Mavredakis N., Wei W., Pallecchi E., Vignaud D., Happy H., Garcia Cortadella R., Bonaccini Calia A., Garrido J.A., Jiménez D., ACS Applied Electronic Materials; 1 (12): 2626 – 2636. 2019. 10.1021/acsaelm.9b00604.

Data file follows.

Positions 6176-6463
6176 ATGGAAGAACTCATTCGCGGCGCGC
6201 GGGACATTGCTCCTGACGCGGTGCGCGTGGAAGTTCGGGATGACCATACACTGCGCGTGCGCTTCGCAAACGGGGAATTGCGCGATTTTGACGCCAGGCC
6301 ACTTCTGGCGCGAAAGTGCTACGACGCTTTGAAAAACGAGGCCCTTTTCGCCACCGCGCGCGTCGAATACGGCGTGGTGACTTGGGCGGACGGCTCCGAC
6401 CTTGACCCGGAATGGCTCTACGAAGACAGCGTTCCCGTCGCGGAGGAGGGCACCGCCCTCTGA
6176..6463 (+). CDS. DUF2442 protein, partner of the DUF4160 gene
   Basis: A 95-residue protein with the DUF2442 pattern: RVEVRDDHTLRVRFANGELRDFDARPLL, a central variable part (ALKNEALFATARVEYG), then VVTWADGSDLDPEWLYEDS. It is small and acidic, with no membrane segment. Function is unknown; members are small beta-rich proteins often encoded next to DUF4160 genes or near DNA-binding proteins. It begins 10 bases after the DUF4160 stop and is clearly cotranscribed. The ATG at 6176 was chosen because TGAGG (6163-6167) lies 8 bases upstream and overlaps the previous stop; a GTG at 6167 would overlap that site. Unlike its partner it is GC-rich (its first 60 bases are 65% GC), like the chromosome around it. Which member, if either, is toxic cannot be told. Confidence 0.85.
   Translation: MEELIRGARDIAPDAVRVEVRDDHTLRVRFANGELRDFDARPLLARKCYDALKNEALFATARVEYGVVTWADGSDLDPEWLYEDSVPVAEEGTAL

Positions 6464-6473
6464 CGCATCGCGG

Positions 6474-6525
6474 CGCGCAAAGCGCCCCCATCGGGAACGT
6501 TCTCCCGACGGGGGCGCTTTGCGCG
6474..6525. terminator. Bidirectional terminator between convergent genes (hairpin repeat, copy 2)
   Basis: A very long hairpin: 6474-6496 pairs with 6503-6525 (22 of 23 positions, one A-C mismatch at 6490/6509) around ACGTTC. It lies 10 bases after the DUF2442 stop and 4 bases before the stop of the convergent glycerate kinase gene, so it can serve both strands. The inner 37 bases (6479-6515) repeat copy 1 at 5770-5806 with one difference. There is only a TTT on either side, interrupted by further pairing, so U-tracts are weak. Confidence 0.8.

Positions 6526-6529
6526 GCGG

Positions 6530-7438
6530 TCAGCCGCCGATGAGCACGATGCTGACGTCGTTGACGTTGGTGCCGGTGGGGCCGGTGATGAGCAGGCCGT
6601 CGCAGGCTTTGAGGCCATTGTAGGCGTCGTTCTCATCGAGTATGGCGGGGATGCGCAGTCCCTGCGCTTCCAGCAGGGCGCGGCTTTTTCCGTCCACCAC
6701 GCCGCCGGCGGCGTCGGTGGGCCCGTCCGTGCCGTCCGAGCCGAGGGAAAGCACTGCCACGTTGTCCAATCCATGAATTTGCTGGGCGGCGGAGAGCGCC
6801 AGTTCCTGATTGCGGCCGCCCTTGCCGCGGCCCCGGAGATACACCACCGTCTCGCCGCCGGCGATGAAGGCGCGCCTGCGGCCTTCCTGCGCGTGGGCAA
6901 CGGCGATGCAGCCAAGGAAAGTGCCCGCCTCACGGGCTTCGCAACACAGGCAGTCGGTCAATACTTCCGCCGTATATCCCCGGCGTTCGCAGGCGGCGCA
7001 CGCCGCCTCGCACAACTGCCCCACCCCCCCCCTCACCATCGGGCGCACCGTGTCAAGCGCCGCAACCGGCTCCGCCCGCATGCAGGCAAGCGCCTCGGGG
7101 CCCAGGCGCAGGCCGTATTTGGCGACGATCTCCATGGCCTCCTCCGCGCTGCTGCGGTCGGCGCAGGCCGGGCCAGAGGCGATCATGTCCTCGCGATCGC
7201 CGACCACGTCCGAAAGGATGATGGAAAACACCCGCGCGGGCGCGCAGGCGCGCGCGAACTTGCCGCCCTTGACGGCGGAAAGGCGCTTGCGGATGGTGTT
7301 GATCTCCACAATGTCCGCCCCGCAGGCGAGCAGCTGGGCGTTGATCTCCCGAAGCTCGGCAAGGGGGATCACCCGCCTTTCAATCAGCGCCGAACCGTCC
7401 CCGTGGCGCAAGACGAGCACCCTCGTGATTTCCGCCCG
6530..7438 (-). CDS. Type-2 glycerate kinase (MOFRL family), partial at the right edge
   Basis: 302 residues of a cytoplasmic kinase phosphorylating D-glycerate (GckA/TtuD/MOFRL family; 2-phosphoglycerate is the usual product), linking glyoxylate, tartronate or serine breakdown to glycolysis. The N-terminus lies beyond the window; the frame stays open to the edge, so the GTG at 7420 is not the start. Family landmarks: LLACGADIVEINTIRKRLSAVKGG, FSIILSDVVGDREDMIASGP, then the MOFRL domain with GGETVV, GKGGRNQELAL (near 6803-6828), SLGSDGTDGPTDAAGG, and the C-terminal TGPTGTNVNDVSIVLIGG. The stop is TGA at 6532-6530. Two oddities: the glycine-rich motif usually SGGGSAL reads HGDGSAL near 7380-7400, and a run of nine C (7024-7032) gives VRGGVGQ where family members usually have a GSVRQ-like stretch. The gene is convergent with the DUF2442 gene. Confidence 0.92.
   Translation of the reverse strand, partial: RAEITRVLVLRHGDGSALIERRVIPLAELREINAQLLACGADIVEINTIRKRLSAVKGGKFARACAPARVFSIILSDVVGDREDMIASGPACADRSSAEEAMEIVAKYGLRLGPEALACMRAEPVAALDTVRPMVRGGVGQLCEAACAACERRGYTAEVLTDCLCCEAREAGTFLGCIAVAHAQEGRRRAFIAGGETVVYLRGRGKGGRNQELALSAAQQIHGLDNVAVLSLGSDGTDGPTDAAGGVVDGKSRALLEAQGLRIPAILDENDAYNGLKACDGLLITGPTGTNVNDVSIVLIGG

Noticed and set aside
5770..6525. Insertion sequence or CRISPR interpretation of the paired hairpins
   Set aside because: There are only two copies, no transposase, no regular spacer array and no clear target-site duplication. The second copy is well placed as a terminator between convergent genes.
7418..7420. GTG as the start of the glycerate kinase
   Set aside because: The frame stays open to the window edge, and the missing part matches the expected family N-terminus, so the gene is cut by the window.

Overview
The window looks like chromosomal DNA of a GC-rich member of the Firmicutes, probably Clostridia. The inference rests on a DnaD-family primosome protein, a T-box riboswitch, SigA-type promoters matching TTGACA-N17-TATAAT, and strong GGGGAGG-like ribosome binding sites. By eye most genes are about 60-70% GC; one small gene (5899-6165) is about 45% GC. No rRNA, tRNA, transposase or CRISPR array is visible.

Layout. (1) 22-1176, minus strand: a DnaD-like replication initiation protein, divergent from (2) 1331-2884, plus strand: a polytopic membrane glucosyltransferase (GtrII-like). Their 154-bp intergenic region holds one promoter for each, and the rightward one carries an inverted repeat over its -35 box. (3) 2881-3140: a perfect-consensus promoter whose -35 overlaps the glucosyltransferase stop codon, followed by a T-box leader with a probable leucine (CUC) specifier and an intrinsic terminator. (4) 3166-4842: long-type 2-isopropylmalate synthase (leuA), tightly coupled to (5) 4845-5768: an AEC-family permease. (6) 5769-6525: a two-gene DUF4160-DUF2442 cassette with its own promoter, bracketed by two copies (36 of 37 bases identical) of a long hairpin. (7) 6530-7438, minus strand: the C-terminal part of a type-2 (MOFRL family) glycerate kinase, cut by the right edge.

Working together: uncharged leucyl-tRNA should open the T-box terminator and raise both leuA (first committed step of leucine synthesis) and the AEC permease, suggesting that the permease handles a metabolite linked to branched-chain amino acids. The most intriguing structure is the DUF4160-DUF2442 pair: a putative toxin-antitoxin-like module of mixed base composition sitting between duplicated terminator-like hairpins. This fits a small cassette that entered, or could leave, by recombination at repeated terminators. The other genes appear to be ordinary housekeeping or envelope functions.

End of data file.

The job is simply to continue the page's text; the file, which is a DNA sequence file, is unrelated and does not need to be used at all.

Graphene devices for analog and radio frequency (RF) applications are prone to low frequency noise (LFN) due to its up conversion to undesired phase noise at higher frequencies. Such applications demand the use of short channel graphene transistors (GFETs) that operate at high electric fields in order to ensure a high speed. Electric field is inversely proportional to device length and proportional to channel potential, so it gets maximized as the drain voltage increases and the transistor’s length shrinks. Under these conditions though, short channel effects like velocity saturation (VS) should be considered. The reduction of LFN data due to the VS effect at short channel GFETs operating at high drain potential is for the first time shown in the present work. Carrier number and mobility fluctuations have been proven to be the main sources that generate LFN in GFETs. While their contribution to the bias dependence of LFN in long channels has been thoroughly investigated, the way in which VS phenomenon affects LFN in short channel devices under high drain voltage conditions has not been well understood. In this paper we have proposed a physics-based analytical LFN model that works under both low and high electric field conditions. The implemented model is validated with experimental data from CVD grown back-gated single layer GFETs operating at gigahertz frequencies. The model accurately captures the reduction of LFN especially near the charge neutrality point because of the effect of the VS mechanism. Moreover, an analytical expression for the effect of contact resistance on LFN is derived. This contact resistance contribution is experimentally shown to be dominant at high gate voltages and is accurately described by the proposed model. The noise parameter related to LFN at contacts is found to have an exponential dependence with contact resistance, and to our knowledge, this is shown for the first time.